Interview with Gillian Slovo: Why She Chose Literary Fiction over Crime
Gillian Slovo recently spoke to Lissa Christopher of the Sydney Morning Herald about her newly published book, An Honourable Man, which is set in 19th-century Sudan. An Honourable Man continues the “literary” trajectory of Slovo’s more recent work, which has come to characterise her novels ever since she decided to depart from writing crime fiction.
Slovo says that the “safety” of the crime plot was what drove her to the genre in the first place – but it was this same safety that drove her away:
The South African-born author left the safety of crime fiction for the drama of history and found herself in 19th-century Sudan.
Gillian Slovo is the author of 13 published novels, a play and a memoir. She is the president of English PEN, she will turn 60 next year and her daughter, Cassie, is well into adulthood. Yet she is still often introduced, first and foremost, as the daughter of famous parents.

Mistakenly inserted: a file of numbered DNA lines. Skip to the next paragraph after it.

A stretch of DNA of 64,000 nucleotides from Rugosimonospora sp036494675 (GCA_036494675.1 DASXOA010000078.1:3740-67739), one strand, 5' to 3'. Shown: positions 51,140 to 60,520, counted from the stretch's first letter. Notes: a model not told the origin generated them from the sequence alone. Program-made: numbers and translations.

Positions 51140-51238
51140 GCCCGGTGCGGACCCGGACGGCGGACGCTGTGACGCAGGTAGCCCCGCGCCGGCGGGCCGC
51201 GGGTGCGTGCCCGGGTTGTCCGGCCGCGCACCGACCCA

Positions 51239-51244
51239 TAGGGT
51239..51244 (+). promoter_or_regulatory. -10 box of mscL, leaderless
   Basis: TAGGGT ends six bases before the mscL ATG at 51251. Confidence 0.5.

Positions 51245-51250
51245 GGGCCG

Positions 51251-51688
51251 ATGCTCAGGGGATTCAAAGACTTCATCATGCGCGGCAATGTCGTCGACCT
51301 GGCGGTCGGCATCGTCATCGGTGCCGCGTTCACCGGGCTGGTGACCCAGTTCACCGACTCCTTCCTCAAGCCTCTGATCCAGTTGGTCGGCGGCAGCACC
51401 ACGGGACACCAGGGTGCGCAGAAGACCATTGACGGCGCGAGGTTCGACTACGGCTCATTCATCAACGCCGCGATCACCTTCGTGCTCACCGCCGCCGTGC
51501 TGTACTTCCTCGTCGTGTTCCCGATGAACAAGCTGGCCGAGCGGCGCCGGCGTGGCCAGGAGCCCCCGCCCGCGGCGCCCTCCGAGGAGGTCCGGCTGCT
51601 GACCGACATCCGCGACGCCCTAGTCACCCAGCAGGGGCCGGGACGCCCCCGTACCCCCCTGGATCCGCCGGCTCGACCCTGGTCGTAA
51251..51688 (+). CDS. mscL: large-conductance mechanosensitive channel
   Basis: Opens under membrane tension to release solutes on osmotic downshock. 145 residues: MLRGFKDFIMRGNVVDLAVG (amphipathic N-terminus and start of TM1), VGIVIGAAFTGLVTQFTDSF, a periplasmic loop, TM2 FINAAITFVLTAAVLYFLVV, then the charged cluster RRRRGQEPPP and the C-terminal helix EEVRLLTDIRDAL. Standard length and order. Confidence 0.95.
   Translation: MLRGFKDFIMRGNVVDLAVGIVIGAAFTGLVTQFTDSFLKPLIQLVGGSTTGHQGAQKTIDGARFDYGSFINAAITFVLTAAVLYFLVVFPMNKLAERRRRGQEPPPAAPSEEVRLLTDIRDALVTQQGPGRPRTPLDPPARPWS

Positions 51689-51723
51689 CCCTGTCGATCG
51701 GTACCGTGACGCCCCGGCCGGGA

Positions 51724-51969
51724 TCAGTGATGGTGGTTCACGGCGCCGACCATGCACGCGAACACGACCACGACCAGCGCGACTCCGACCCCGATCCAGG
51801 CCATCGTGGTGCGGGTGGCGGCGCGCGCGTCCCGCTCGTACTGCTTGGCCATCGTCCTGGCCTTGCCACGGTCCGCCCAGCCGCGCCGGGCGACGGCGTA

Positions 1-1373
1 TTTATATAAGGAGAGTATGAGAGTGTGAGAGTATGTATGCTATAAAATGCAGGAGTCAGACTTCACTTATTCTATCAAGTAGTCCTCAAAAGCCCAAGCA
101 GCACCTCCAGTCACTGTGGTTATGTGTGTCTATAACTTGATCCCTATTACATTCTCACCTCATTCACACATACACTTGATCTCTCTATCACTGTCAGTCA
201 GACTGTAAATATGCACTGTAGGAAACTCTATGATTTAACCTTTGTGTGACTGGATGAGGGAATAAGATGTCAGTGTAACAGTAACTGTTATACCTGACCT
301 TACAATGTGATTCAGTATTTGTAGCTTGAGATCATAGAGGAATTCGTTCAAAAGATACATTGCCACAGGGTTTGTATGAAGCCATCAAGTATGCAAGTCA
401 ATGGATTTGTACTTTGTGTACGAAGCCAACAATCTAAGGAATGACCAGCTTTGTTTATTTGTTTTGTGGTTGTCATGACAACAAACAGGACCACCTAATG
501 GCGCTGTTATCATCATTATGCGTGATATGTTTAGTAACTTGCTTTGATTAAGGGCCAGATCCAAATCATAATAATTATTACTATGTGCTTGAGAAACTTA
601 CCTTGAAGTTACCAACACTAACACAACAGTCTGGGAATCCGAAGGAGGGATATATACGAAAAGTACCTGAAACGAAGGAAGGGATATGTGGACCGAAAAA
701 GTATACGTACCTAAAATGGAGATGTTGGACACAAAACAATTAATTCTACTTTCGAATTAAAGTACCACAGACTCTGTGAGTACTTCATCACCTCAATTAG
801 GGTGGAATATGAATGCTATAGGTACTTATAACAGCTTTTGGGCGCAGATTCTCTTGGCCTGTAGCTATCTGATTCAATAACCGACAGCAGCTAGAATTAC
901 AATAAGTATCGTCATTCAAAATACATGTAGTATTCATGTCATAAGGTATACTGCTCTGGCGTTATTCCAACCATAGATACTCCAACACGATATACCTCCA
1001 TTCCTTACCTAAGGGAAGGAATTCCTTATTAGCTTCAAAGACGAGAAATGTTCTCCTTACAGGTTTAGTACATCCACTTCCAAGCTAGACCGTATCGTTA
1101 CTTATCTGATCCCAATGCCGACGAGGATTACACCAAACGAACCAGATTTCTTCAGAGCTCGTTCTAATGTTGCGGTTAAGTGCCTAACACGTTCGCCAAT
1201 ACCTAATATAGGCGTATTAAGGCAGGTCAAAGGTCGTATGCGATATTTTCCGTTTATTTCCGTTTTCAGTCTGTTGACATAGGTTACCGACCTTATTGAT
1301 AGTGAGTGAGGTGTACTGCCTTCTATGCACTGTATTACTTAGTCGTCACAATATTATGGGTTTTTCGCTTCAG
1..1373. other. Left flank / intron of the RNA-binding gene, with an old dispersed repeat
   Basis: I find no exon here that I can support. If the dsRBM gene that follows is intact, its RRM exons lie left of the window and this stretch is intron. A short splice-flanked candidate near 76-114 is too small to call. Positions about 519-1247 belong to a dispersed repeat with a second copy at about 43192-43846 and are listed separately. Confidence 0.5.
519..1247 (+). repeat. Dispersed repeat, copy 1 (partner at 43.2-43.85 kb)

Their biographies precede hers on the cover sheet attached to the (unfinalised) manuscript of her new novel, An Honourable Man, given to the Herald. Her Wikipedia entry used to start with ”Gillian Slovo is the daughter of” until she altered it and, if you Google her name, the phrase pops up all over the list of hits like a rash.
- An Honourable Man by Gillian Slovo
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Photo courtesy the Guardian